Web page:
The place de la République is a main parking area, bounded on the east side by shops and cafés, with army barracks to the south and the formal gardens of the Esplanade , overlooking the Moselle, to the west. To the right, as you look down the esplanade from the square, is the handsome classical Palais de Justice in yellow stone. To the left, a gravel drive leads past the old arsenal, now converted into a prestigious concert hall by the postmodernist architect Riccardo Bofill. It continues to the church of St-Pièrre-aux-Nonnains , not much to look at but claiming to be one of the oldest churches in France, with elements from the fourth century. Nearby is another historic church: the octagonal thirteenth-century Chapelle des Templiers .

From the north side of place de la République, rue des Clercs cuts through the attractive, bustling and largely pedestrianized heart of the old city, where most of the shops are located. Past the place St-Jacques , with its numerous outdoor cafés, you come to the eighteenth-century place d'Armes , where the lofty Gothic Cathedral of St-Étienne towers above the pedimented and colonnaded classical facade of the Hôtel de Ville. It boasts the tallest nave in France after Beauvais and Amiens cathedrals, but its best feature is without doubt the stained glass, both medieval and modern, including windows by Chagall in the north transept and ambulatory.

From the cathedral a short walk up rue des Jardins brings you to the city's best museum, the Musée d'Art et d'Histoire , 2 rue du Haut-Poirier (daily 10am-noon & 2-6pm), a treasure house of Gallo-Roman sculpture, but equally strong on mock-ups of vernacular architecture from the medieval and Renaissance periods. The art section is less impressive, although it includes works by Corot and Delacroix. When the museum was extended in the 1930s, the remains of Roman baths were discovered, and they are now one of the most interesting things about the museum.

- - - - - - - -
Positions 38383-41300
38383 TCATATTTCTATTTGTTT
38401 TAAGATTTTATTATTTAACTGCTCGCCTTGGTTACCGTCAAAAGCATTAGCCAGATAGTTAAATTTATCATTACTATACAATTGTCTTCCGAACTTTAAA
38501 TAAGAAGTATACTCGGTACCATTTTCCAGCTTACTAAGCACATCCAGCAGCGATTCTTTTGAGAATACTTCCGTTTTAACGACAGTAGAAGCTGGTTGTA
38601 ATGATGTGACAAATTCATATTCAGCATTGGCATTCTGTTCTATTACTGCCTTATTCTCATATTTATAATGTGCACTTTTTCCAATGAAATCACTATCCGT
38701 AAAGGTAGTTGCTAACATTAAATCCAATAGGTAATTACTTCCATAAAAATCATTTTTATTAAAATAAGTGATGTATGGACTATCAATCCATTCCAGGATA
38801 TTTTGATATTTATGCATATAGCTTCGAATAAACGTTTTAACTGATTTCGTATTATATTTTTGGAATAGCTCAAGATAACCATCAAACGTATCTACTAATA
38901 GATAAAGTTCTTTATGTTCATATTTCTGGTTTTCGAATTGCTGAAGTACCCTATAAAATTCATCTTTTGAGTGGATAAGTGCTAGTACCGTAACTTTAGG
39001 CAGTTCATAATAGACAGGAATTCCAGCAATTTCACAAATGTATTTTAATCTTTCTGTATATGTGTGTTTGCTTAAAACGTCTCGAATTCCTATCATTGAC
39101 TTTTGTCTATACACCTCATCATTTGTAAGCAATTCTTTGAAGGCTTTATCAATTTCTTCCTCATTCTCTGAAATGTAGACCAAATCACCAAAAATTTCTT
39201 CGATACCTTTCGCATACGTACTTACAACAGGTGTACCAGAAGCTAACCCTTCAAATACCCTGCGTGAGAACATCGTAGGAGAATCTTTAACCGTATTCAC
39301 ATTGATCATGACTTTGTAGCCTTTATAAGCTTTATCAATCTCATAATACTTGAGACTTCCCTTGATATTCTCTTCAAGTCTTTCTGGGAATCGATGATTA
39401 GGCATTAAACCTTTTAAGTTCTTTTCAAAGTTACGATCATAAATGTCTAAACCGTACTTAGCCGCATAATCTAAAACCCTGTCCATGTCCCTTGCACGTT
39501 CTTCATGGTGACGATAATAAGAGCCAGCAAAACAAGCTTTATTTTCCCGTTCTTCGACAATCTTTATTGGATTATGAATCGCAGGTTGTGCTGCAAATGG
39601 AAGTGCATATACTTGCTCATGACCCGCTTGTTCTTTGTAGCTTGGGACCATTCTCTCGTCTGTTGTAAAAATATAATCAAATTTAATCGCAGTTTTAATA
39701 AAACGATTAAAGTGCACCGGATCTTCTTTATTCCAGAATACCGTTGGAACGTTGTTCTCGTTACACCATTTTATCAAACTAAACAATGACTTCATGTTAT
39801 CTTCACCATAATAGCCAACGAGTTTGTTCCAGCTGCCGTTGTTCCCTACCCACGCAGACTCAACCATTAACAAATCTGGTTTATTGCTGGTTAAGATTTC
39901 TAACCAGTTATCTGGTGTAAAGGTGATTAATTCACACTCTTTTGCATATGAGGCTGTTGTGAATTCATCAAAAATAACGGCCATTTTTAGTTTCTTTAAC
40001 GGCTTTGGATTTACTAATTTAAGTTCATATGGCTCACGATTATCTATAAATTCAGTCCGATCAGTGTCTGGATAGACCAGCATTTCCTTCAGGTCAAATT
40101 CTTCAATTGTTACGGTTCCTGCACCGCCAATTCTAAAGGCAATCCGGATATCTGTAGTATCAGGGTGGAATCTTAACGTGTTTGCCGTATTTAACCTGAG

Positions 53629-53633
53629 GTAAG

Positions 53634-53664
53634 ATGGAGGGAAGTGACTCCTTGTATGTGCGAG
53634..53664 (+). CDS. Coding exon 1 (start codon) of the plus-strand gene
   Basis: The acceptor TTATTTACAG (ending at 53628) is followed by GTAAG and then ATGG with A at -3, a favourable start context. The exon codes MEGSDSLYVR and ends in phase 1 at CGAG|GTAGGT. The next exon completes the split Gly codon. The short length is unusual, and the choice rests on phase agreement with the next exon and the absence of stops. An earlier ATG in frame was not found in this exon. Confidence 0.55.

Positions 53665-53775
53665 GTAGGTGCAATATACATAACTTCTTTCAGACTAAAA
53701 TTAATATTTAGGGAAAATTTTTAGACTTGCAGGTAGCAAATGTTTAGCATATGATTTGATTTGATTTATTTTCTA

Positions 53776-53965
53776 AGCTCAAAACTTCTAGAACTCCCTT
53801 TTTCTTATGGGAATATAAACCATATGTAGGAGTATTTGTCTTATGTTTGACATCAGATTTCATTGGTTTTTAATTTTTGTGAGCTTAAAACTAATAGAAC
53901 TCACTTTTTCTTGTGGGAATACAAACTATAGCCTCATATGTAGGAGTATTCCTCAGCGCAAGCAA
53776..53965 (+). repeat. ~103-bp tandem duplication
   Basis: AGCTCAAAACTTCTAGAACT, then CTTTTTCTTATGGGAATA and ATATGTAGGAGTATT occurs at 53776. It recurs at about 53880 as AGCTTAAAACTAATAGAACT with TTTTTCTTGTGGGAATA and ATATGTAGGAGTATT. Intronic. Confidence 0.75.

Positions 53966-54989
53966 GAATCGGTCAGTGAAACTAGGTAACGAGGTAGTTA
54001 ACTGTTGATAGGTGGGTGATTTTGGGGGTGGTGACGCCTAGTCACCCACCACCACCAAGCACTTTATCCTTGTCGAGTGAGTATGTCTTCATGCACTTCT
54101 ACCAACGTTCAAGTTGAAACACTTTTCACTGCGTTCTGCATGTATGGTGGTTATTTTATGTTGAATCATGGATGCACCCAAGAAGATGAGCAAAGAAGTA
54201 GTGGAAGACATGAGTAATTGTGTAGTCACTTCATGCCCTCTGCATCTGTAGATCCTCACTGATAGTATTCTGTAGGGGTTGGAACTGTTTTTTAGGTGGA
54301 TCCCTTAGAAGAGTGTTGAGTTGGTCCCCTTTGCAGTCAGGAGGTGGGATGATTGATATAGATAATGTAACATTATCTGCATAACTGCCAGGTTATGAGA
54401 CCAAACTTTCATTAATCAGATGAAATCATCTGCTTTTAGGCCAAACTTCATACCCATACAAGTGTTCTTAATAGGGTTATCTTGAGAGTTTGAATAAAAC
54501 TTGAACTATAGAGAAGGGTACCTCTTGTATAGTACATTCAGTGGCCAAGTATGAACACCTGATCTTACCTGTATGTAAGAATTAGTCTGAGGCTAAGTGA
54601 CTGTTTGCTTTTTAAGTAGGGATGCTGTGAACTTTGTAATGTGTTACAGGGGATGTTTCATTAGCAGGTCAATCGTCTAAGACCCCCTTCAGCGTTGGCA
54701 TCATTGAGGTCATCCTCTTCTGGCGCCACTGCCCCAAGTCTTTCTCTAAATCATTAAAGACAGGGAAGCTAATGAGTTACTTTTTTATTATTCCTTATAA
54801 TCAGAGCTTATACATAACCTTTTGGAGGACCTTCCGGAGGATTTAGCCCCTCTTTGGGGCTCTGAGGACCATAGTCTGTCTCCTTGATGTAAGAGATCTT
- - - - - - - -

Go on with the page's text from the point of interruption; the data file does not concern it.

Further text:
For the city's most compelling townscape, as well as the most dramatic view of the cathedral, you have only to go down to the river bank and cross to the tiny Île de la Comédie , dominated by its classical eighteenth-century square and theatre (the oldest in France) and a rather striking Protestant church erected under the German occupation. An older and equally beautiful square is the place St-Louis with its Gothic arcades some ten minutes' walk to the east of the cathedral along the curiously named rue En-Fournirue. On the way, wander up into the Italianate streets climbing the hill of Ste-Croix to your left, the legacy of the Lombard bankers who came to run the city's finances in the thirteenth century. It's worth continuing east from the place des Paraiges, at the end of rue En-Fournirue, down the rue des Allemands to have a look at the Porte des Allemands - a massive, fortified double gate that once barred the eastern entrances to the medieval city.

After a long day, you'll have no trouble finding a nice café or bar to relax in. Rue des Jardins has some interesting shops - clothes, records and antiques/junk - and at night, the cathedral and other significant buildings are lit up, making for a pleasant late stroll.